Recipes for Real, Delicious Homemade Ice Cream

In weather hot or cold, nothing beats homemade ice cream.
By Aubrey Vaughn
September 1, 2007
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Making ice cream with an old-fashioned crank mixer is a fun activity--and working up a sweat will only make the sweet treat more delicious!

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Have one last bowl of cold, sweet ice cream before summer goes by, though the crisp air to come doesn't have to stop the fun. In a few weeks try it paired with a hot mug of coffee or topping a piece of pie fresh from the oven, this frosty treat makes a perfect perennial treat. No matter how you serve it, nothing beats sweet ice cream when it's homemade!

Its fresh, creamy flavor is just the beginning: Homemade ice cream can be as healthy or as decadent as you want it to be, as smooth or icy, rich or refreshing ? and the flavor possibilities are almost infinite. With a few simple variations on the basic recipe you can even make sherbet or frozen yogurt. Whether light or creamy, the real ingredients used in homemade ice cream produce a result that's far superior, taste- and health-wise, to store brands made with artificial flavors, colors, sweeteners and preservatives.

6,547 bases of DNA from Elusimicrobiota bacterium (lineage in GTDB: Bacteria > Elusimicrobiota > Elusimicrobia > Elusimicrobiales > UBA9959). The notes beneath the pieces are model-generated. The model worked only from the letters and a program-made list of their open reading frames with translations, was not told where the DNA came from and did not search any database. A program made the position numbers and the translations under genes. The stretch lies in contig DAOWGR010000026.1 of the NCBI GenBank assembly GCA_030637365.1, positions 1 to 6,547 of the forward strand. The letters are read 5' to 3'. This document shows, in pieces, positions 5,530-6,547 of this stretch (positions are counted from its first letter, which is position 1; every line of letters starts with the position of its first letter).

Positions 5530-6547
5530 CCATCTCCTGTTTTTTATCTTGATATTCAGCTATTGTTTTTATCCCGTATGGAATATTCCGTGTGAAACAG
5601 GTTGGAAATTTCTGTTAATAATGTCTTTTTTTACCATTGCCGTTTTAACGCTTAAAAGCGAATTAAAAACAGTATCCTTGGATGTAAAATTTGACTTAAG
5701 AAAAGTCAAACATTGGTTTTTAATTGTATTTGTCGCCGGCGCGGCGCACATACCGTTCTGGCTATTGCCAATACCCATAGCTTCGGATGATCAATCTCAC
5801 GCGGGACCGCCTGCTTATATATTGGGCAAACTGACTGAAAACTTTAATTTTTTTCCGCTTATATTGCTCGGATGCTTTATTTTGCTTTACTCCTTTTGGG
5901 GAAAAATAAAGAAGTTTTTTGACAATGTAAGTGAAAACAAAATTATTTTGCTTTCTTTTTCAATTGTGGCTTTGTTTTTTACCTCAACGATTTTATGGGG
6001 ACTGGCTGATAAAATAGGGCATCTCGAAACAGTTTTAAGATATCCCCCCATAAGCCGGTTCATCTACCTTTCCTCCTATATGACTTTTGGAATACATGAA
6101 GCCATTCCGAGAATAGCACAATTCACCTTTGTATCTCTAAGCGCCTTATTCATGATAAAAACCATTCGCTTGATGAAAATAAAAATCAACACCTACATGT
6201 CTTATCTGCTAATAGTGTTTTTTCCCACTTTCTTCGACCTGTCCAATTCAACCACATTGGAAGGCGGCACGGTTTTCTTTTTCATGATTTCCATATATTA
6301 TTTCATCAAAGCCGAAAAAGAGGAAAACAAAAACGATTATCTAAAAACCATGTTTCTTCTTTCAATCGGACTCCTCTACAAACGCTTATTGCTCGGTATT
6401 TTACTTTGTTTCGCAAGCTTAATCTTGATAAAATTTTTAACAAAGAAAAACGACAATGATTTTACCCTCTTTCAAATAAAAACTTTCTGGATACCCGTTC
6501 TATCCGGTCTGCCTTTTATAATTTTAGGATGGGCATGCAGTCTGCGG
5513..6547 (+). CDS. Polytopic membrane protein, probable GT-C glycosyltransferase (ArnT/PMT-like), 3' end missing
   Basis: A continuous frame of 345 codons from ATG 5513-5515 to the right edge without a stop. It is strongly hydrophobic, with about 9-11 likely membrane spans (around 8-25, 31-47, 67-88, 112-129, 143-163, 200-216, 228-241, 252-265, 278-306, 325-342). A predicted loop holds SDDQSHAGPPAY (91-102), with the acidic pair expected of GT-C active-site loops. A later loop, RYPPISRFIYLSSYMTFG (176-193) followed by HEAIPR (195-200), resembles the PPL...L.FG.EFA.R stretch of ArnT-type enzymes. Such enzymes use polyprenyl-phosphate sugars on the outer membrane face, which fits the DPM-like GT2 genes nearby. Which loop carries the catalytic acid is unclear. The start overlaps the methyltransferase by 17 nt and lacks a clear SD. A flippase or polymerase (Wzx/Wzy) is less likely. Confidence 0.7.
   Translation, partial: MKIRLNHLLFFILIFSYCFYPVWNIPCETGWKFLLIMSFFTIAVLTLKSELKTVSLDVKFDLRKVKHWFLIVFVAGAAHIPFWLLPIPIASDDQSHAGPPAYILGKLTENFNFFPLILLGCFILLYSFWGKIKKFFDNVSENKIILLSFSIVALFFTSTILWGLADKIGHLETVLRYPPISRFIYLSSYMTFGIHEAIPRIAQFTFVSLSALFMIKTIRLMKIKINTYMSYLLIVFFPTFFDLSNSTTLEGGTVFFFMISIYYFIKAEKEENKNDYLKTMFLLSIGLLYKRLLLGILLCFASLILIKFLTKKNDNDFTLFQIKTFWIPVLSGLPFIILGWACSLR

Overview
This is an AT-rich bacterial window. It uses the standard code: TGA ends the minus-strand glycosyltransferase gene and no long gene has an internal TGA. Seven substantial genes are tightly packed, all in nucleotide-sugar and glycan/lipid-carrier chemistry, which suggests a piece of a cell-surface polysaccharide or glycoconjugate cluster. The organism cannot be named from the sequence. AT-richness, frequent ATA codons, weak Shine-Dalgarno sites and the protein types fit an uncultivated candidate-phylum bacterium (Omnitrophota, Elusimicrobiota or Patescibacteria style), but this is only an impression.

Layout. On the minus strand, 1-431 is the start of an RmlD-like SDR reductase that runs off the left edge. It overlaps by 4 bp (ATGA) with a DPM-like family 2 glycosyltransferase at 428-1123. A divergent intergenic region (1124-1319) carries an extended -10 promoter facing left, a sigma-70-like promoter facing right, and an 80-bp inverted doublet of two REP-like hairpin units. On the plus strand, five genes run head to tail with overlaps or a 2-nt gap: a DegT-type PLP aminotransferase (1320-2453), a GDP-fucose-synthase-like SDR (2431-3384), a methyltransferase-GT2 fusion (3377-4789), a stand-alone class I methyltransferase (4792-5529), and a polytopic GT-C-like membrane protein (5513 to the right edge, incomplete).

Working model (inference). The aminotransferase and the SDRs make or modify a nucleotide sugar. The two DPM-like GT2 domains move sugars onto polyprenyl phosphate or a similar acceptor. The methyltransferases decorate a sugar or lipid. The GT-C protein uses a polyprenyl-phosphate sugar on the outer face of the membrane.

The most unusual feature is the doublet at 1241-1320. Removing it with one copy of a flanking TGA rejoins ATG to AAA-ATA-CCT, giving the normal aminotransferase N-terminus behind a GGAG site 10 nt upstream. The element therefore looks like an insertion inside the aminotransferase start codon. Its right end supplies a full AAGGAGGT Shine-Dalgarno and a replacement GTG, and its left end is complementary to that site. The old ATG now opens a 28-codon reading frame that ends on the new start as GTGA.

At its most basic, ice cream requires a dairy ingredient (such as milk, cream or half-and-half), a sweetener (honey, molasses, white or brown sugar), and a flavoring. Experiment with fruit, nuts, candy, coffee ? whatever suits your fancy!

To get started, try these recipes from Making Ice Cream & Frozen Yogurt by Maggie Oster:

Basic Vanilla Ice Cream

1 quart heavy cream (substitute light cream or half-and-half for a lower-calorie treat)
1 cup sugar (or 1/3 cup honey)
1 tbsp pure vanilla extract

Mix ingredients and pour into a shallow tray such as a cake pan. Place tray in freezer at the coldest setting or a deep freezer for 30-to-60 minutes, or until the mixture is mushy but not solid.

Scrape mixture into a chilled bowl and beat with a rotary beater or electric mixer as rapidly as possible until smooth. Return mixture to the tray and freezer. Repeat the beating process when mixture is almost frozen solid. (If desired, add chopped nuts or liqueur here.)

Return mixture to tray. Cover with plastic wrap to prevent ice crystals from forming on top. Place in freezer until solid. Makes 1 1/2 quarts or about 6 servings.

Applesauce Raisin Spice Nut Ice Cream

To the Basic Vanilla recipe add:

1 1/2 cups applesauce
1/4 tsp each nutmeg, cinnamon and cloves, ground
1/2 cup raisins
3/4 cup pecans or walnuts

Soak raisins in enough water or brandy to cover until plump. Drain, chop and add with nuts to ice cream when it has become mushy (see Basic Vanilla instructions, above).

Find additional ice cream, sherbet and frozen yogurt recipes--plus ideas and instructions for dairy and natural sugar substitutions--in the Making Ice Cream and Frozen Yogurt e-handbook from Mother Earth News.

Share your homemade ice cream tips and recipes in the comments section below.

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